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Thursday, May 30, 2002
The fuss-free way to get you and your stuff home
We were wondering how many inquiries would be coming in and we are all pleasantly surprised at how many we have. It is going to be a big job to reply to them all but that's what we are here for. Remember, we rely on you, the reader, to not only send in questions but help us with the answers. Please let us hear from you.
"Can you buy airline tickets overseas and use them from Japan? Is it legal to do so?" asks reader Miller.
As far as we know there is no problem as long as you get them in your name. These days the best option is what's called an "e-ticket." You can do it all by telephone or e-mail, and if you pay by credit card all you do is go to the airport, give your e-ticket number and that's it.
You always have a return ticket and pay a small penalty to change dates but otherwise it is a breeze.
Send an e-mail to Mr. Watanabe at email@example.com (give me a mention) and he should be able to set you up with an e-ticket by e-mail.
At the same time make sure to join one of the mileage plans -- I am in both United Airlines and Northwest and they're both great. United's is called Mileage Plus (3817-4411) and Northwest World Perks (3533-6600).
Once you fly a couple times you get double mileage and then it takes off from there. These days I get one free round trip in Asia for every Japan/U.S. round trip. Not a bad deal.
At the same time it might be good to check in Japan as these days it is often cheaper to get a ticket in Japan with the exchange rate changing so fast. Try Mr. Oozora at (03) 3434-3500. He should be able to check prices for you and let you know which is better.
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"I have been going to and coming from Japan for 26 years. I would like to know the currently available modes of shipping goods," writes reader Traweek.
The best deal is the Post Office, believe it or not. Just check for what in Japan we call a "mikan box" -- a "mikan" is a Japanese orange and they used to come in boxes of about 1 kg so it became the standard measure.
There is what is called "'EMS." It is a service that lets you track what you send -- you can find out where it is and they electronically follow the package until it is delivered.
For a Mikan Box it is 2,400 yen and takes a couple of days to the U.S. depending on location.
Next is direct Air Mail -- 3,350 yen and takes a day or so more.
Then there is SAL, which is basically a space available service that puts your package on the next available air service. This is 2,700 yen.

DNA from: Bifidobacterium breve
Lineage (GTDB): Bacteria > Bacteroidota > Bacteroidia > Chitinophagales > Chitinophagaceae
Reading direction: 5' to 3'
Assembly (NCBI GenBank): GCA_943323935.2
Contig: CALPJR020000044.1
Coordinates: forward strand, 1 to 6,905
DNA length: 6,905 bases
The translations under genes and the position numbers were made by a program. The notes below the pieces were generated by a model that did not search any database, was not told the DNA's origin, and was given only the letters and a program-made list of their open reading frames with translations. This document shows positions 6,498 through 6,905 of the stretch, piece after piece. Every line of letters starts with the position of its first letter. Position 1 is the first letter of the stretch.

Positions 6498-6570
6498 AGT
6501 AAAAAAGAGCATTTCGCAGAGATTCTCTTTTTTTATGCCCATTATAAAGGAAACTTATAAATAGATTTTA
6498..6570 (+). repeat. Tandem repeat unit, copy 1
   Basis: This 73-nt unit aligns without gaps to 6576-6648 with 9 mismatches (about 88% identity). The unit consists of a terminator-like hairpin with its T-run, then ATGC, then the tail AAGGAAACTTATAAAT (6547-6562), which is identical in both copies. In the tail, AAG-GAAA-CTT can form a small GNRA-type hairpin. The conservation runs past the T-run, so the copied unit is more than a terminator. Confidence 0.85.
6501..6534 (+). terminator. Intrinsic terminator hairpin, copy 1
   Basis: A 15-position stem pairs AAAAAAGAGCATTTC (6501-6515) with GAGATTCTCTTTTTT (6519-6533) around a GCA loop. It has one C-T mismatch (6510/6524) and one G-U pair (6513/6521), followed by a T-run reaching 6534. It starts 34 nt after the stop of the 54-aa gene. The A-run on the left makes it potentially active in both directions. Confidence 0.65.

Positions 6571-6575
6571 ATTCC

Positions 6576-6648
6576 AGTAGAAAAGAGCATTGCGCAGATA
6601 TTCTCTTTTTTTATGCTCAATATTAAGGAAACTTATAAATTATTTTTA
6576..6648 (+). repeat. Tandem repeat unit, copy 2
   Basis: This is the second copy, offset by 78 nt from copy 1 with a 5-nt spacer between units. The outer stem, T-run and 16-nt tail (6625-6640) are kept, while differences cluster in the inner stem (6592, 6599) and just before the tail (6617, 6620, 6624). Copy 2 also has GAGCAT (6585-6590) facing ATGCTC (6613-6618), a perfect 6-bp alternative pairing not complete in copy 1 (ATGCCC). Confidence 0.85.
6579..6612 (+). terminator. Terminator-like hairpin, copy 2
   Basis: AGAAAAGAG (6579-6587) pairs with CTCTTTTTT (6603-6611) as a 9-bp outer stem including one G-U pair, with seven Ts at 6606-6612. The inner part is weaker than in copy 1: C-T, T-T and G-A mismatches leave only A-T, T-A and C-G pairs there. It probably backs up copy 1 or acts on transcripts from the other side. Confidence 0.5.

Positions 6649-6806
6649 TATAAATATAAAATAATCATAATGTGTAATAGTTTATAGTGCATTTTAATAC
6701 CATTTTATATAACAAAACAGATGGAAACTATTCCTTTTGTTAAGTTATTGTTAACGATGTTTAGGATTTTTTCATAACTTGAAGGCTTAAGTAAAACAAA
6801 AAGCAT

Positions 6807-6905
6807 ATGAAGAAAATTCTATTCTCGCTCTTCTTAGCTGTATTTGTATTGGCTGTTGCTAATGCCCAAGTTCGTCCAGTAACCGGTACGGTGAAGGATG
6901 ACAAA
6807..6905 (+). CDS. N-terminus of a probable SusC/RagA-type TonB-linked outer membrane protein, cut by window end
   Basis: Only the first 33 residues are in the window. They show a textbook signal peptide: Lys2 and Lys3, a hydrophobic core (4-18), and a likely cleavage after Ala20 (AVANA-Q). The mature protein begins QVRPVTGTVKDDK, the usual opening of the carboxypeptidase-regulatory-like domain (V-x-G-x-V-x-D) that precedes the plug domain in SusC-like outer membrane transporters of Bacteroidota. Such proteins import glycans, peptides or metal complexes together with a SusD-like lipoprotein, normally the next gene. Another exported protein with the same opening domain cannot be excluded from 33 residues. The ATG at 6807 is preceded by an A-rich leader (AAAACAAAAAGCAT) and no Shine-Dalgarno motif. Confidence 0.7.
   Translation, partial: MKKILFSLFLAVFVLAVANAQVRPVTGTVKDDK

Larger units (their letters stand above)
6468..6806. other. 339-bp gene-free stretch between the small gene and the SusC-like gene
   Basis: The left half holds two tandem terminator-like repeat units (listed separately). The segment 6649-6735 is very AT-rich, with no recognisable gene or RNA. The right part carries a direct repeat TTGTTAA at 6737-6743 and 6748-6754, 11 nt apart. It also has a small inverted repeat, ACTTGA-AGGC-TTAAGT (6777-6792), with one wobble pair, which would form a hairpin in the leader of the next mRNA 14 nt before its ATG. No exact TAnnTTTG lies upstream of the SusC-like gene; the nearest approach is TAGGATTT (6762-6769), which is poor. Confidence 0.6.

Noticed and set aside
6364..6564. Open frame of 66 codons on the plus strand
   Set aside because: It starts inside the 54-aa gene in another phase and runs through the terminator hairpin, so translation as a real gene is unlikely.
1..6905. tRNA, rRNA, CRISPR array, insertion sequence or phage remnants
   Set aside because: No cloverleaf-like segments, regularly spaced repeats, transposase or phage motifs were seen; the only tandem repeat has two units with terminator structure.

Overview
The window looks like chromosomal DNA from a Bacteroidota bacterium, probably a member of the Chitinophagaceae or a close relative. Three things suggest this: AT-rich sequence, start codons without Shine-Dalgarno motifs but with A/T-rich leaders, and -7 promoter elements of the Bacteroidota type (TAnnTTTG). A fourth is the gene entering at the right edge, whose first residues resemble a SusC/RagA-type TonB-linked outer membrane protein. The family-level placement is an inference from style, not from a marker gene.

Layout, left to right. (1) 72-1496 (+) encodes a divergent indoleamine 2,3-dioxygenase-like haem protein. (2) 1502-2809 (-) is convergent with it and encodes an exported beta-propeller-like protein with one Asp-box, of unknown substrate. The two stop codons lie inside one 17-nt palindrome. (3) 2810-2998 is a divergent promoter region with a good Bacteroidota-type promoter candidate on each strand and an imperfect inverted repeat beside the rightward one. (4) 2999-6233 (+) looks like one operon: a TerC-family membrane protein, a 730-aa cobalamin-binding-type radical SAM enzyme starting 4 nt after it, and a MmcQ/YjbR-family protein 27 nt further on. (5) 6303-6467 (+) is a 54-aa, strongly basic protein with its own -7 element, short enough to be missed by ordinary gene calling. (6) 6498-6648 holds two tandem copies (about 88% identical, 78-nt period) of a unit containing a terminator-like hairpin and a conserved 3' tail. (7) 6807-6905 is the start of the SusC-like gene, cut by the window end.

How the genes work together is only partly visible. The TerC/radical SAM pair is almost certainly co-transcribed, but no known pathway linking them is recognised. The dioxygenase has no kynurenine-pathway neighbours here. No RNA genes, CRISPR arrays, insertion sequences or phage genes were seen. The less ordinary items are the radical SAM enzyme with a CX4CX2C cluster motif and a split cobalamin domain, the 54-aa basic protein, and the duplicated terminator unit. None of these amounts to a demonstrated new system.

Finally, by ship which takes a month to 40 days and is 1,800 yen.
And there is now an English telephone number for inquiries regarding shipping. For info just call 03-5472-5851 or go online at www.post.yusei.go.jp . Not bad for the post office.
Then there is Federal Express. For a 1-kg Mikan Box it is 8,450 yen, but you can probably get it in two days. You can call 0120-00-3200 or do it online at www.fedex.com and choose your country and they will pick it up at your house or office.
Finally, DHL for a Mikan Box is 8,900 yen. You can call them at 0120 39 2580 or check out www.DHL.co.jp and they too will pick up.
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"Where can I buy electronic items for use at home?" asks Mampill in Sendai, who is returning soon to India, which has 220/240 current.
For those of us who have been in Japan a long time that is an easy one -- Akihabara.
Akihabara is "electric city" and a short ride on the Yamanote Line from Tokyo Station. These days it has become pretty establishment. When we were kids there were seemingly hundreds of tiny stalls, packed with transformers and all kinds of stuff.
The best place to go is Laox, which you can call at 03-3225-9041, or Labros, at 5298-2711 and ask for Carlos.
Now, if you'll excuse me, I'd like to get a little personal and say a big "thank you" to Mr. Satoshi Yamaguchi and all the gang at DHL for sending over 500 soccer balls from Japan to Afghanistan for free. The goal is to have sent 2002 by the end of the World Cup.
Well, lastly, the World Cup is coming to Japan. People will be coming from all over the world and this is the time for all of us to do our best to help out visitors.
There is World Cup Hotline at 0570-000-911, operational 24 hours a day, and a special World Cup Internet Cafe (03-5780-1111). In particular they are asking for donations of unused prepaid cards to give to those visiting Japan to make their stay a bit easier.
If you have one or more unused NTT/JR/Subway or any kind of prepaid card (remember, unused) sitting around in a drawer, send them to The World Cup Hotline, Box 833, Tokyo, Japan 100-8781.